Michael Kopech has an uphill battle in his rehabilitation from Tommy John surgery after tearing the UCL in his right elbow late last season.
This past Monday, White Sox pitcher Michael Kopech posted an update that provided optimism for all White Sox fans. A simple video of him throwing on his Instagram page captioned, “Back throwing & one step closer”. The video, which was a production of Sox TV, showed Kopech throwing very low effort. Though some may not understand the significance, it is likely a day that will go down as one of the best moments of Kopech’s young career.
I’m certain of this because I was in Kopech’s shoes about a year ago. Kopech had his ulnar collateral ligament reconstructed on Sept. 18, 2018. I had mine reconstructed almost exactly a year before on Sept. 19, 2017. It is an experience that nobody could ever understand until they go through it themselves. It takes patience, optimism, and most importantly positivity. It makes us pitchers think in ways we never have before.
For Kopech, it would be hard to believe he feels any different. He seemed to be on top of the world in the fall. Us Sox fans tend to do that to our beloved. Unfortunately, it probably made the reality of requiring surgery that much more difficult. It’s like going from 100 to 0. The feeling of being on the mound is something so amazing that only a pitcher could understand. We feel strong on the mound, we feel like nobody can beat us, it’s a feeling that is unprecedented. When we are told that is being taken away from us for a year or more, it is difficult to swallow.
Let me walk you through the typical Tommy John process. The week following the surgery is arguably the most difficult. It is recommended that you stay immobile following the surgery. After about two weeks or so, it is onto physical therapy. The first few weeks of it are slow and painful, it’s as if you’ve been given a brand new arm and it must be broken in almost like a glove. The next step is the throwing process, which Kopech recently entered.
As small a feat as it may seem, reaching the throwing stage feels like conquering a goal that at one point felt like it would never come. For months after, you’re limited to very light throwing. It’s a very boring process and it takes everything in you to not want to fire a fastball as hard as you can, though your new elbow certainly wouldn’t let you.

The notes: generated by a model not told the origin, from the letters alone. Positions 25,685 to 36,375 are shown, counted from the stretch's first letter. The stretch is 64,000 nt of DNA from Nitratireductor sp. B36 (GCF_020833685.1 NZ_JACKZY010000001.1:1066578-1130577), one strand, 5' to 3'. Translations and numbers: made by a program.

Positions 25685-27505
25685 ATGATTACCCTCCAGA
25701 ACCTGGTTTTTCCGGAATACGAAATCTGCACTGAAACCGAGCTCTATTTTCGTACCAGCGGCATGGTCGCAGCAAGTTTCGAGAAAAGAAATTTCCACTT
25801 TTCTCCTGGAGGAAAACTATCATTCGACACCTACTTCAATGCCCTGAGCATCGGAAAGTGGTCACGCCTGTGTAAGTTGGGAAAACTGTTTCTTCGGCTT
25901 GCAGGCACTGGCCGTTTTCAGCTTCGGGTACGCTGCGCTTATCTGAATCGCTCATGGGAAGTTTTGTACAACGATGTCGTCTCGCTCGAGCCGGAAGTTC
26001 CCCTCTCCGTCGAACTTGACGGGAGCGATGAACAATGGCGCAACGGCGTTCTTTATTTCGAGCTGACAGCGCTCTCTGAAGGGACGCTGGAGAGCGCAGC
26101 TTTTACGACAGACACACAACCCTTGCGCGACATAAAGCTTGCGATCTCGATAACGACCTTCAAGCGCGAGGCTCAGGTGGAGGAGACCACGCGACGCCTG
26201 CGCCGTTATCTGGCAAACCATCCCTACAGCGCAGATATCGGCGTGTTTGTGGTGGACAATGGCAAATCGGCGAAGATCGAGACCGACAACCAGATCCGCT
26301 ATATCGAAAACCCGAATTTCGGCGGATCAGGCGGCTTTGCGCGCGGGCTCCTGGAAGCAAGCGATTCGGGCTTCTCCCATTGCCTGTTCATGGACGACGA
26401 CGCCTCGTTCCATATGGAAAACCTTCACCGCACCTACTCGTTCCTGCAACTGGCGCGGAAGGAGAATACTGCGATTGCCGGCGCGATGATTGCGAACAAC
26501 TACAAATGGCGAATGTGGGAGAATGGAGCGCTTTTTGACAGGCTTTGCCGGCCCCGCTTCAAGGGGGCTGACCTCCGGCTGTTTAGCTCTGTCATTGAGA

Eventually, you are cleared to ramp up your throwing intensity and add a couple of off speeds into the mix. From that point to the conclusion of the rehab, it goes beyond the physical challenge.
For me personally, that phase was spent trying to find myself and get back the pitcher I once was before the surgery. It’s very, very aggravating, and much easier said than done. Every throw feels like it could be better like you’re doing something wrong, and quite honestly it’s downright tiring. For me, it took about 13-14 months post-surgery to get past this stage of negativity.
I’m almost certain Kopech will face the same mental challenges I did. Quite honestly, I hope he does. Why? Because I think it’s one of the most difficult challenges ballplayer can face, and it will only make him so much smarter by the end of it. What doesn’t kill you really does make you stronger, and in this case, it will make him much stronger both mentally and physically.
There’s not much more I can say to better describe it. Kopech has a long way to go, and a tough journey to conquer. Luckily for us Sox fans, he has great resources to do so.
Although we’d all love to see Kopech pitching for the Sox in 2019, he’s becoming healthier by the day due to a new profound emphasis on his health. His process is going to be a long one but it is one that will teach him patience. The feeling of watching your team play a whole season without you being able to do anything about it is the worst, I did it last year in my freshman year at Chicago State University.
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So here’s to wishing Kopech the best in his recovery, from myself and all Sox fans. It is a hell of a journey and one that could only be understood by those who have gone through it. Here’s to hoping Kopech not only returns as an even better pitcher but a stronger person!